Four Minutes Twelve Seconds: ★★★★★ from The Times
Posted on 16 November 2015.
Posted in: Theatre Reviews
★★★★★ ‘Riveting’ The Times
This tautly written play by James Fritz, which was the runner-up for the Verity Bargate award last year, is a thoroughly modern morality tale that also turns into a psychological thriller. That it’s set in Croydon just makes it all the better.
It is a transfer from the Hampstead Theatre Downstairs and, in the Trafalgar’s small space, there is nowhere to hide. The director, Anna Ledwich, has paced it perfectly, never rushing, but no pauses either. Each scene feels essential. The acting cannot be faulted and Kate Maravan as Di is especially good, funny, furious, duplicitous, a mother torn. Jonathan McGuinness is David, her husband and at times enemy. They are completely believable.
I particularly liked the fact that Four Minutes Twelve Seconds manages to deal with the, to me, rather unappealing subjects of sexting, online porn, parental limits and teenage sex without even the hint of a lecture. It’s the story that matters here and it is riveting.
★★★★ ‘Ferociously funny’ The Sunday Times
Rising young playwright James Fritz, whose clammy four-hander turns on a drip-drip-drip of unease about the digital age.
As for Jack, we never meet him, and the play keeps us guessing about what he’s done.
It offers some ferociously funny dialogue, and all sorts of fears and moral quandaries to rummage through.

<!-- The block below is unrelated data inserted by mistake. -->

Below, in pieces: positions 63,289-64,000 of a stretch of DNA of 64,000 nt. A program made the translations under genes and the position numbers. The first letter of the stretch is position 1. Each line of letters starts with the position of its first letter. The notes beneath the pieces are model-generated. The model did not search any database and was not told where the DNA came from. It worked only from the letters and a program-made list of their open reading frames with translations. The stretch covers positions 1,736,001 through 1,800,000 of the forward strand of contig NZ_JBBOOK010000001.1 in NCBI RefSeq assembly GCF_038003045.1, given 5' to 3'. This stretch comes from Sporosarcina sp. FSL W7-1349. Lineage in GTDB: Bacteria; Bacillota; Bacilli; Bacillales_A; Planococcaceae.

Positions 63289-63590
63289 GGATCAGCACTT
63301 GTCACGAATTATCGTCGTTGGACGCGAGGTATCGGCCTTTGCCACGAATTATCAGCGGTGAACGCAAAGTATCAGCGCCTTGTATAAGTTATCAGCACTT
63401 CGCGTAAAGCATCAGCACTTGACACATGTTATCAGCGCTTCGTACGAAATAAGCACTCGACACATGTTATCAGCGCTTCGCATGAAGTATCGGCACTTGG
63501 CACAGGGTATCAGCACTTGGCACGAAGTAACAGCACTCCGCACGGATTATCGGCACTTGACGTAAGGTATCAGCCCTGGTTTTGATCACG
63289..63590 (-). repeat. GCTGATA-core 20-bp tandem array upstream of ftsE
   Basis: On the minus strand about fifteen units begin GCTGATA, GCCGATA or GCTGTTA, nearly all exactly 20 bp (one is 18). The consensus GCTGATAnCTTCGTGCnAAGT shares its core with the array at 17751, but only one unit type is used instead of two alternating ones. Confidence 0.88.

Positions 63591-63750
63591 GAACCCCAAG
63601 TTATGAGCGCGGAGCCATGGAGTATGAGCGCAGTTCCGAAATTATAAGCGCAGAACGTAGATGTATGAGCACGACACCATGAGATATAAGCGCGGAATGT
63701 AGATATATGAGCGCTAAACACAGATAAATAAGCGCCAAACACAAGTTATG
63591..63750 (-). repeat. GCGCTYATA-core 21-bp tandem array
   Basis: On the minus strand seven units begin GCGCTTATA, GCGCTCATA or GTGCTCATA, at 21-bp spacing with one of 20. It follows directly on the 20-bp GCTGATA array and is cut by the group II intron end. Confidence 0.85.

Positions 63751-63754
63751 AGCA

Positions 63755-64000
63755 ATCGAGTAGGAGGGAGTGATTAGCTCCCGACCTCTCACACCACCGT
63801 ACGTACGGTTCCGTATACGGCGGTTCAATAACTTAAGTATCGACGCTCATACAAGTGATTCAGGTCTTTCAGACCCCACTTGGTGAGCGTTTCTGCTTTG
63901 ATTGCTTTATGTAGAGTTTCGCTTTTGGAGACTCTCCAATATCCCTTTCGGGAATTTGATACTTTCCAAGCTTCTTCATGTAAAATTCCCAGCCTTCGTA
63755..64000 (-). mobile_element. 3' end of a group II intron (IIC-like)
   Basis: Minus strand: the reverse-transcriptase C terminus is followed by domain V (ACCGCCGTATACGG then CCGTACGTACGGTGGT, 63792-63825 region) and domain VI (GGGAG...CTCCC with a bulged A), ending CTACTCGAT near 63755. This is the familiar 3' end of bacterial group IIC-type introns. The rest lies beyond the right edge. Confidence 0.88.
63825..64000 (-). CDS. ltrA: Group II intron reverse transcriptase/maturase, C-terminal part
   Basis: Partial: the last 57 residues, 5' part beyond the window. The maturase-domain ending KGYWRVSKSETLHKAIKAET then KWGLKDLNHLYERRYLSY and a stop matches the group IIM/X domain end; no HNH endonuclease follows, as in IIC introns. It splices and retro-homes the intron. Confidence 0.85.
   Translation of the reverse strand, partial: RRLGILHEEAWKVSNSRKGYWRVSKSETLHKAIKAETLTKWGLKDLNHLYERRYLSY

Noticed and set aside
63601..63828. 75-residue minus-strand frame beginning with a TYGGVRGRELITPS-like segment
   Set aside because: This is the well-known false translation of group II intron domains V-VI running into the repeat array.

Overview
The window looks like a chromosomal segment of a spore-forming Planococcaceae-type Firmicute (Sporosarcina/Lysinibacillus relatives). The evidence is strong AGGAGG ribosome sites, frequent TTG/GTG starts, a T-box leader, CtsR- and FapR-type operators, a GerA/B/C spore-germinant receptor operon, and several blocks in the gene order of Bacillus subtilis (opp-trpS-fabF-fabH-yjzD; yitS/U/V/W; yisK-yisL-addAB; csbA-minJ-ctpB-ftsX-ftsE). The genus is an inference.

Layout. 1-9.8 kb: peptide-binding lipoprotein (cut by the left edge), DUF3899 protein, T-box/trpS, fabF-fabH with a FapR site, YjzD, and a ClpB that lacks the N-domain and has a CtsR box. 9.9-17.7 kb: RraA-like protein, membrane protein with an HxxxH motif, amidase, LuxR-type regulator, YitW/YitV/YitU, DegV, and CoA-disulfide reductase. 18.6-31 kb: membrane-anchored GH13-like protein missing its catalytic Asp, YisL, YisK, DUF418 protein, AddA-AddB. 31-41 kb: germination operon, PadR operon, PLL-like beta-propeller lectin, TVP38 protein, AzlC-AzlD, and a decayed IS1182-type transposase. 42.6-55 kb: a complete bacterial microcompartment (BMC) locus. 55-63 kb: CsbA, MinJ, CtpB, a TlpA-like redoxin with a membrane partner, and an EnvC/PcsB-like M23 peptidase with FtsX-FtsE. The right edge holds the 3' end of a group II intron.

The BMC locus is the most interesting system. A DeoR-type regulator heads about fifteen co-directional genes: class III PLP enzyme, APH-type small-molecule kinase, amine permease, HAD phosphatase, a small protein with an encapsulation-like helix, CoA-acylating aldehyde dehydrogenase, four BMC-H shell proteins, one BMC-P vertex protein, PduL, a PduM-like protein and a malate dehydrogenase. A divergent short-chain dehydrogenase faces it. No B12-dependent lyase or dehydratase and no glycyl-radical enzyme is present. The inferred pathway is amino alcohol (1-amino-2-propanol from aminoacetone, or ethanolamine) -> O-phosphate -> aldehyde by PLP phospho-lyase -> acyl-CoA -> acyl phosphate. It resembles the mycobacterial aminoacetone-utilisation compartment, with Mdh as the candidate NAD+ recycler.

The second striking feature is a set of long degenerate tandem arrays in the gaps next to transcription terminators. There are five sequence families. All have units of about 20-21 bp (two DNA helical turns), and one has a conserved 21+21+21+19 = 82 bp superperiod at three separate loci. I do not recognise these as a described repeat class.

There’s strong work from Kate Maravan and Jonathan McGuinness… and Ria Zmitrowicz stands out as the lairy yet vulnerable Cara.
★★★★ ‘A well-merited transfer’ Evening Standard
James Fritz’s first full-length play premiered at Hampstead Theatre’s fruitful downstairs studio last year and now receives a well-merited transfer.
Fritz dissects with unflinching honesty parents’ belief in the infallibility of their offspring.
Kate Maravan conveys this splendidly, going from pithily expressed rage to incredulous silence.
Anna Ledwich’s pared-back production provides the perfect complement to the tightly coiled script. There’s no fussing with props or scene changes, the better to allow us to focus on the mounting impact of the words.
Ria Zmitrowicz offers fine support as Cara; her wonderfully vivid and mobile face marks her out as a name to watch.
★★★★ ‘A fascinatingly slippery play’ Guardian
James Fritz made a small splash at Edinburgh this year with Ross and Rachel but it’s this cleverly structured four-hander that confirms him as a writer going places.
Often shockingly funny and full of little ambiguities, this drama deals in how we see ourselves and others – and make judgments.
There is tragedy in Cara’s understanding that the world is stacked against her because of her gender, not to mention how she looks, speaks and where she comes from. Fritz deals well with the subtleties of class.
This is a punchy, thoughtful evening that gets an intense, claustrophobic production from Anna Ledwich and boasts a quartet of fine performances.
Kate Maravan is outstanding as the increasingly isolated Di, a woman whose life and moral compass are spinning.
★★★★ ‘Compelling and complex’ WhatsOnStage
James Fritz’s tricksy four-hander was nominated for an Olivier Award last year and it’s compelling and complex.
He keeps us on our toes, for sure, forcing us to figure out for ourselves not just what went on.
Anna Ledwich’s snappy staging lets the twists and turns land, echoing the ambiguity with a succession of reversals.
Kate Maravan, catching that very particular Croydon camp, is superb as the mother in a bind, desperate and desolate. Jonathan McGuinness is gently deceitful, likeable in spite of it all, and Ria Zmitrowicz is superb as Cara – so staunch, yet so vulnerable.